Vapor 3 on Cloud Foundry
You are interested in how you can write server-side swift code and after the first hello world you hear a voice in your head, like “where the hell I can run this”? So one solution is, run it on Cloud Foundry inside the swift runtime. I know that swift on the server side is currently a rare requested topic, but when I start working with Vapor 3, I recognized that it took me some time and some research to get this run on Cloud Foundry. My hope is, if somebody out there who is trying the same will find this blog post and it helps to get this stuff run. Now let’s get started, let me explain how you bring your Vapor 3 app to Cloud Foundry.
At first you need access to your cloud foundry environment where your app should run. The next thing you need is a swift app, in my case it is a simple CRUD service which handles todo items. As the title
let assume, this app uses the vapor 3 web framework. I choose this web framework, because I would use the latest swift network stack, better known as Swift NIO (released March 2018).
One of the concepts of Cloud Foundry (CF) is greatly support of the “12 factor app” pattern. And CF expect, that you follow this pattern and read all your configuration from environment variables as described in topic 3 on the “12 factor app” webpage. In my case I have to provide a database config, which is a PostgreSQL and for the cf runtime I have to read in the socket config, both will be provided via environment variable. The name of environment variables for the server socket are based on the cf runtime. The runtime uses for that, standard variables VCAP_APP_HOST and PORT to provide the socket configuration. To simplify my local development setup, I took the same and reuse it. For the database I use my own set of environment variables and prefixed them all with PSQL*.
For my local development I configured everything to local resources, the socket to 127.0.0.1:8080 and the database to my local PostgreSQL database. In the CF runtime the socket config is always provided for me, but the database variables have to be provided be my own, so I had to add the PostgreSQL variables with cf set-env to my CF app runtime. With this, I can read the config for my hosted cloud PostgreSQL database instance from the cf environment, in the same way I did on my local machine.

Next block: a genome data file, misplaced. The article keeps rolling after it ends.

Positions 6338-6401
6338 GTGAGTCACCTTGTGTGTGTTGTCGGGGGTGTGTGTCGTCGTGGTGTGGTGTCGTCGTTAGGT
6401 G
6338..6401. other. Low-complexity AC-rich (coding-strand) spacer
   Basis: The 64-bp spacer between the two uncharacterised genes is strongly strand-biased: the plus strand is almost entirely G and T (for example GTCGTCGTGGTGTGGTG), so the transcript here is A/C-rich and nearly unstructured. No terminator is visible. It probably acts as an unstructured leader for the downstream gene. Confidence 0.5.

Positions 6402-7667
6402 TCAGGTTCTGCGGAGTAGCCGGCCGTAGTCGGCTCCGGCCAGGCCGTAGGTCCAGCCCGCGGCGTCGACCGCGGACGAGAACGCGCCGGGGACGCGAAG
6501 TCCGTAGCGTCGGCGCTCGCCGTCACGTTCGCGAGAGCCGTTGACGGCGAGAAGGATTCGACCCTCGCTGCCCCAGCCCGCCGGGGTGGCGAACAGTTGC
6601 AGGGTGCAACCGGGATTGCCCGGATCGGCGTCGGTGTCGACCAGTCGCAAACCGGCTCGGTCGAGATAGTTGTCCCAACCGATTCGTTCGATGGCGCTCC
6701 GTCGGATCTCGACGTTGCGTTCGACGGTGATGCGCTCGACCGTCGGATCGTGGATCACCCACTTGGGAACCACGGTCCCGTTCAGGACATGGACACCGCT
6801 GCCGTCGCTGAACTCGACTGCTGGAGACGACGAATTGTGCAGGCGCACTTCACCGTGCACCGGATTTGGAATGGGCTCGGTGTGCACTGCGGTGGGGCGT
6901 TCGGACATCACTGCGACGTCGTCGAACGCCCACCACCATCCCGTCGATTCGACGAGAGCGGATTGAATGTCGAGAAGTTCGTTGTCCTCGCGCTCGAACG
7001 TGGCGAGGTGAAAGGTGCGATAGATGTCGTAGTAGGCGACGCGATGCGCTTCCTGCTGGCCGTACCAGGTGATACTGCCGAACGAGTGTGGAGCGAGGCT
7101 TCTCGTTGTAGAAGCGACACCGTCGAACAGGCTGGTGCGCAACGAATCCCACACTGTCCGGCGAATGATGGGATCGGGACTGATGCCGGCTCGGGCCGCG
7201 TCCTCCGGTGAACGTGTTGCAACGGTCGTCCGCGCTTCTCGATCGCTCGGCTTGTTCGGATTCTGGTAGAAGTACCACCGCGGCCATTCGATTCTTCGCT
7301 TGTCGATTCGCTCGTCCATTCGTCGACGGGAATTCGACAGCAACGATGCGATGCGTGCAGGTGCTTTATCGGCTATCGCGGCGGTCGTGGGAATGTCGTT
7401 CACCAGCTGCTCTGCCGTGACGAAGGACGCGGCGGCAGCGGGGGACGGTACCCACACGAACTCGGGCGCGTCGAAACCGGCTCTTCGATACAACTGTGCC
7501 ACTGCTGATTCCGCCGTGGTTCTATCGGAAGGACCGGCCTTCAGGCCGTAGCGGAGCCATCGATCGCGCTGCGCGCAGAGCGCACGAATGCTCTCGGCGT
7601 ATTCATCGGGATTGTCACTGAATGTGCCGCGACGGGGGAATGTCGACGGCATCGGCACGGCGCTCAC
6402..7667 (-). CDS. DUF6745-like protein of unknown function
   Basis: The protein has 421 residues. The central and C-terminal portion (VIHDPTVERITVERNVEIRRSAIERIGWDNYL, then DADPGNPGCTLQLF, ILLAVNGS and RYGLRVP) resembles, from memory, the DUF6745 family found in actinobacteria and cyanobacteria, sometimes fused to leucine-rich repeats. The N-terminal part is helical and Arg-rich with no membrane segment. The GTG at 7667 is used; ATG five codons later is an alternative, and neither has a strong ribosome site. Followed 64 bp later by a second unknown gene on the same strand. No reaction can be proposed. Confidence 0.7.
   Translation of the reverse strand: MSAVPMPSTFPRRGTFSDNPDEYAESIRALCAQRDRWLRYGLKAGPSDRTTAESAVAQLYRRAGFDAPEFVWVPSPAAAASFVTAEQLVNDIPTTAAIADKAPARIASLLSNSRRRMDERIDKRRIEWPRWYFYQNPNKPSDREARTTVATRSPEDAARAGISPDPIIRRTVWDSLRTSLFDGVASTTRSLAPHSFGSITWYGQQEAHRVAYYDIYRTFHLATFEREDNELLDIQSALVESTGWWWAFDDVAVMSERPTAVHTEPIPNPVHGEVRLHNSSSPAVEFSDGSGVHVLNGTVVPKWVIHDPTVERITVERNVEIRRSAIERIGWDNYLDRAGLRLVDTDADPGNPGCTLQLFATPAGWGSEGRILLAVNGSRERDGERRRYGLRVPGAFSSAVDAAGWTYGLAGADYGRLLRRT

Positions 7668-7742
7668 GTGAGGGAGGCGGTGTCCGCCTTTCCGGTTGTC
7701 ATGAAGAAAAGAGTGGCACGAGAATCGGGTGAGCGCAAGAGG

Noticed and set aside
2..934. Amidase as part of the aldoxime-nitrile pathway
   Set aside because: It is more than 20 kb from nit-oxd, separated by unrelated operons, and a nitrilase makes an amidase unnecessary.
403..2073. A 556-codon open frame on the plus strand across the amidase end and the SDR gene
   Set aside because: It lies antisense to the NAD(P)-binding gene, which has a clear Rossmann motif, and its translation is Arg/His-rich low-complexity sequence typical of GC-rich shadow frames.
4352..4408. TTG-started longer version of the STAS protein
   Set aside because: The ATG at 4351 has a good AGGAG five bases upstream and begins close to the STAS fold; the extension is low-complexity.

bash$ cf set-env snatch-todos PSQLHOSTNAME psql.clouddb.hostname.com
bash$ cf set-env snatch-todos PSQLPORT 5432
bash$ cf set-env snatch-todos PSQLUSERNAME "xxxxx"
bash$ cf set-env snatch-todos PSQLDATABASE "xxxxx"
bash$ cf set-env snatch-todos PSQLPASSWORD "*****"
Now that you know, how the environment behave, you have to adopt this in your swift app. And for this you have to load the config in Vapor from the environment. This is a important task, because Vapor has a fallback to start your app with a default socket on localhost:8080. This works perfect for your local development, but not in the CF runtime.
So we have to add the code for loading the environment variables for the socket to the config.swift file, which is in `Sources/App`. And create a new service object with the values from the environment.
the same is necessary for the database configuration.
If this works for you, you are ready to push your app to cloud foundry. The best thing on cloud foundry is cf push.
“here is my source code run it on the cloud for me i do not care how” Onsi Fakhouri
But before you can do this, you need to know the push command for swift runtime. The experience between all the runtimes is a bit different for some of the runtimes you only need cf push and rest works automagically, but for some them, you have to specify a “Procfile” or add the start command with the option “-c” to your cf push command. The “Procfile” or -c option (Startup command) describe, how to start the app. This explains CF how to run your app in the cloud. Swift is one of the runtimes which expect a “Procfile” or a start command. The simplest way is to build your swift app and the name of the executable is the run command. In my case as you know I use Vapor and my swift binary is called “Run”.
So before I could simply push my app, I have to create a “Procfile” with the content
web: Run or extend my cli command with the -c option
cf push <my-app-name> 32M -c Run. If you don’t like “Run” as the swift binary name you can rename this with the help of the Swift Package Manager.
This example show, how you can rename your executable from Run to “snatch-todos-service”
let package = Package(
.executable(name: “snatch-todos-service”, targets: [“Run”]),
.target(name: “Run”, dependencies: [“App”]),
And after the rename, you can do
cf push <my-app-name> 32M -c snatch-tods-service instead.
But let‘s go back to the push, the last important thing for my Vapor based app with Swift NIO under the hood is that I need swift 4.1 and this will be provided by the latest buildpack, which is already available on IBM Cloud Foundry. I think, I have to be more specific here why I mention explicit IBM. Because IBM Cloud Foundry is currently the only CF provider I know, which provide swift as runtime out of the box and this make your life as a developer much easier. So finally, let me summarise the cf deployment command. I need the name of my app, I wanna specify the memory usage of my app with 32MByte per instance and I have to tell how to start my app.
And this is the cf push command:
cf push <my-app-name> 32M -c Run
That’s everything! Now that you know, how it works, try it out! Write your own app or clone my example from here. Then follow Onsi’s advice, “run it on the cloud for me, I do not care how”.
Vapor is a popular web framework written in Swift. It provides a beautifully expressive and easy to use foundation for…vapor.codes
Example on github:
Example app in action 😀